“What? You mean I can produce a podcast for my master’s degree?”
Native studies student Kris Cromwell had a great idea for a series of podcast interviews highlighting contributions BIPOC people (Black, Indigenous and people of colour) are making to increase inclusion in outdoor sports and recreation.
But she didn’t see how she could find the time to balance a podcast with a conventional master’s thesis on the racialized geography of exclusion in the outdoors.
“I was having trouble defining my master’s project and thought, do I put my grad studies on hold for a year to figure out what I’m doing?”
That’s when her adviser, Nicole Lugosi-Schimpf, came up with the solution: “Why don’t you make the podcast your master’s thesis?”
“Is that academic enough?” asked Cromwell.
“Sure, it’s research creation – a great way to collect primary data,” replied Lugosi-Schimpf. A podcast would also reflect the Faculty of Native Studies’ mission to engage and collaborate with external communities in its research and teaching.
“Okay, amazing! So let’s do that then,” said Cromwell, and BIPoC Outside was launched – a serial podcast “about joy, empowerment and the transformative power of the outdoors,” said Cromwell.
It’s a topic with powerful resonance across communities in Canada, especially during the pandemic when more people are getting outdoors.
As a lifelong skier and year-round cyclist of Black Italian origin, Cromwell couldn’t help but notice a significant under-representation of BIPOC people in outdoor sports and recreation.
“And it’s also a male-dominated space,” she added. “My research is looking at the social construction of these spaces as exclusionary, specifically to Black and Indigenous people through policy and legislation. … My podcast is also a digital response to that.”
Those interviewed include BIPOC athletes, innovators in outdoor sports and recreation, and organizers who are breaking down barriers to participation, said Cromwell.
“We don’t need more ethnic-looking models in advertising. What we need are leaders.
“And we need to educate folks from under-represented groups to become leaders – whether behind the scenes, at the boardroom table or on the snow. They might be guides, instructors or avalanche forecasters.”
She pointed to B.C.’s Indigenous Life Sport Academy and Indigenous Women Outdoors and the U.S.-based National Brotherhood of Skiers (NBS) as organizations with best practices for promoting inclusion and respect in outdoor sports and recreation.
“All of these groups are using culturally appropriate approaches to downhill skiing and snowboarding as a rad-cool way for youth to engage with their land.”
BIPoC Outside debuted Nov. 12 with an episode called Good Relations featuring Lakota skier Connor Ryan.
The conversation explores Ryan’s professional career as well as his determination to always be in good relations with the land and its local people. As he carves his way through the snow, he thinks of skiing as a spiritual pursuit.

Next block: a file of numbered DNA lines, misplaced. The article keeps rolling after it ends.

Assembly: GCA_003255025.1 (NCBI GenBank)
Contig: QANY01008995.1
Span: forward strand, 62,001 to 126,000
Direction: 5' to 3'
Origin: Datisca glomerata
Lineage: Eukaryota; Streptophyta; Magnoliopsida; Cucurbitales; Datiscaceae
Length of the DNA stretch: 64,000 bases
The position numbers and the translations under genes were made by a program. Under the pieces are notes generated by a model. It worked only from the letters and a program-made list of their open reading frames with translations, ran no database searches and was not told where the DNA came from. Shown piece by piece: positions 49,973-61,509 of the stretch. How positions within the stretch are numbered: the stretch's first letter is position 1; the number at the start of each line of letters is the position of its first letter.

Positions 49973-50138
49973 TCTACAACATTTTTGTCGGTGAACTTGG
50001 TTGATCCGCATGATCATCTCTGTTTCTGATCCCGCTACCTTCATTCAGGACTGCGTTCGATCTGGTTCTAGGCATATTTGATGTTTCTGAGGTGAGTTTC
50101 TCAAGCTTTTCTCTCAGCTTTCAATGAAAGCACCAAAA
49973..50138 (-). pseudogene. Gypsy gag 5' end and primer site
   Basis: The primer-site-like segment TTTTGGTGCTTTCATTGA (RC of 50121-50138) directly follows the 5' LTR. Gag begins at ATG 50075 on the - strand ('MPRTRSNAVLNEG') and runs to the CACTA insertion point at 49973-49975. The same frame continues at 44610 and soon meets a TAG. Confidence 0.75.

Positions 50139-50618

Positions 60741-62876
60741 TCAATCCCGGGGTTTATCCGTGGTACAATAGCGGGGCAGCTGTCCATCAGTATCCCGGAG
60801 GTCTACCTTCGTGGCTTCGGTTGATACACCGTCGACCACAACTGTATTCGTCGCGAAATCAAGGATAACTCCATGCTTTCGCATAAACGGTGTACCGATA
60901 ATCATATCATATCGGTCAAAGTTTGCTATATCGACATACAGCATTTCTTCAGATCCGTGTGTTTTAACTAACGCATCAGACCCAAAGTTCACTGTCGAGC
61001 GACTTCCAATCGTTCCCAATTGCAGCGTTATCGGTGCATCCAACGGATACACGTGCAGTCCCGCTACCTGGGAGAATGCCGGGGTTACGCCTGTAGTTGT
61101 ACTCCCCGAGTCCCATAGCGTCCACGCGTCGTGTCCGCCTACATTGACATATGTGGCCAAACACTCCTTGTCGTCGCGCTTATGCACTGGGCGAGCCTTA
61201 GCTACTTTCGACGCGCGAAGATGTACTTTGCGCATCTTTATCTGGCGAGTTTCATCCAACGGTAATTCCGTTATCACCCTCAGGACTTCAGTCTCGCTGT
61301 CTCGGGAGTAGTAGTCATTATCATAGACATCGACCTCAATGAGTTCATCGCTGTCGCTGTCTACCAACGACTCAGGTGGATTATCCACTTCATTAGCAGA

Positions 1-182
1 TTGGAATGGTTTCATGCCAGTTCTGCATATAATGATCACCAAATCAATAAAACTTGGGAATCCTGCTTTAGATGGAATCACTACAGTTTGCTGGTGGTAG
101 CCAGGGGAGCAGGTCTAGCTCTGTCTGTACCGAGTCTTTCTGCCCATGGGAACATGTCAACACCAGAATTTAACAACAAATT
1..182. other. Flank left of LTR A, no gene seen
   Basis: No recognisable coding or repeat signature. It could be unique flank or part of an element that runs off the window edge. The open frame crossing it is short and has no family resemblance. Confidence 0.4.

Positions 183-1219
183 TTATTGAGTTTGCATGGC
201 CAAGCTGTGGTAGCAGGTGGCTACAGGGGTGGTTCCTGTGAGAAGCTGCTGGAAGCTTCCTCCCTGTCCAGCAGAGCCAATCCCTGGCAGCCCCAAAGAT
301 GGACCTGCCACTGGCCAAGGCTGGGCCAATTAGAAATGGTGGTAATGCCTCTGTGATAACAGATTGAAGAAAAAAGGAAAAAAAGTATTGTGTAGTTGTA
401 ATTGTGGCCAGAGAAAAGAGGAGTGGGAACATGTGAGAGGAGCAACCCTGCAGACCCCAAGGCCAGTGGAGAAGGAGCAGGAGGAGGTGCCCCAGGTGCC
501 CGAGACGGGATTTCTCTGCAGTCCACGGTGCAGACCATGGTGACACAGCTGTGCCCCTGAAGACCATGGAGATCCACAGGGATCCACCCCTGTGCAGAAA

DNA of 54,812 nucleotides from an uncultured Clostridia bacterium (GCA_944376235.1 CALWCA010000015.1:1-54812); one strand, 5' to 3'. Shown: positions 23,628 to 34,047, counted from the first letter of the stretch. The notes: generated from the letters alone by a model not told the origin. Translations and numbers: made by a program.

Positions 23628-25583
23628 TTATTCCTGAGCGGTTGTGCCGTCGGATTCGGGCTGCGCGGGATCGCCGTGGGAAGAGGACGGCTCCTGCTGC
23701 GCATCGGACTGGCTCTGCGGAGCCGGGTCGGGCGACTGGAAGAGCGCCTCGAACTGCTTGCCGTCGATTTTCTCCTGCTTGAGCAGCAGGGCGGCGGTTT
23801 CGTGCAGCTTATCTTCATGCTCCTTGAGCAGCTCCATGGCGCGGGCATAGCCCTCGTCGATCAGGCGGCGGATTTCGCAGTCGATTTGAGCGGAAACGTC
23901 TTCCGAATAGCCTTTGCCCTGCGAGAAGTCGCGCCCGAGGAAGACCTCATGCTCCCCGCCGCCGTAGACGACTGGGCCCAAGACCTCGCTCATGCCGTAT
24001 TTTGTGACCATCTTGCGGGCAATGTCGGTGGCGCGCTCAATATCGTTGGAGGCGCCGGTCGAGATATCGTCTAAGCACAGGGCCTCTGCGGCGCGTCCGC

“I come from Lakota culture, where dancing is in many of our ceremonies. Skiing for me is like a dance,” he said. “It’s these repetitive motions that allow me to connect with the ceremonies of my culture.”
That episode is followed by a conversation with Colorado artist and outdoor enthusiast Latasha Dunston. The first season focuses mainly on skiing and snowboarding, said Cromwell, and transcripts of all podcasts are available on the BIPoC Outside website. The second season will focus on cycling, and future seasons will focus on water sports, hiking, running and climbing.
“We’re going to be talking about ways to organize in the outdoor space, about spaces specifically for women – Indigenous women, BIPOC women – and how to be new in the space, with tips and tricks for new folks,” such as safety and how to find gear: “What’s affordable? What are some ways that I can do this if I’m an urban person?”
The series will also devote time to being “a good guest” in the outdoors, said Cromwell, by respecting Indigenous land rights.
“Everything has to be done with permission. … There are some spaces that we just shouldn’t be recreating in because they are sacred or culturally significant spaces to Indigenous peoples.
“We need to change the culture of entitlement to the outdoors — how can I be respectful in these spaces? We need to listen to the local Indigenous populations.”
So far, Cromwell has had listeners tune in from as far away as China, Italy, Ireland and Turkey.
“Podcasting as a primary data source is an innovative way to collect and showcase people’s stories,” said Lugosi-Schimpf.
“Kris’s podcasting method is cutting-edge, and because she made the deliberate decision to highlight the strengths of the snow sports community, her research centres and empowers BIPOC voices.”
Those voices will eventually provide Cromwell with the necessary information to write a discourse analysis for her master’s thesis.
BIPoC Outside is funded by the Social Sciences and Humanities Research Council with support from the U of A’s Intersections of Gender signature area.
| By Geoff McMaster
Submitted by the University of Alberta’s Folio online magazine. The University of Alberta is a Troy Media Editorial Content Provider Partner.
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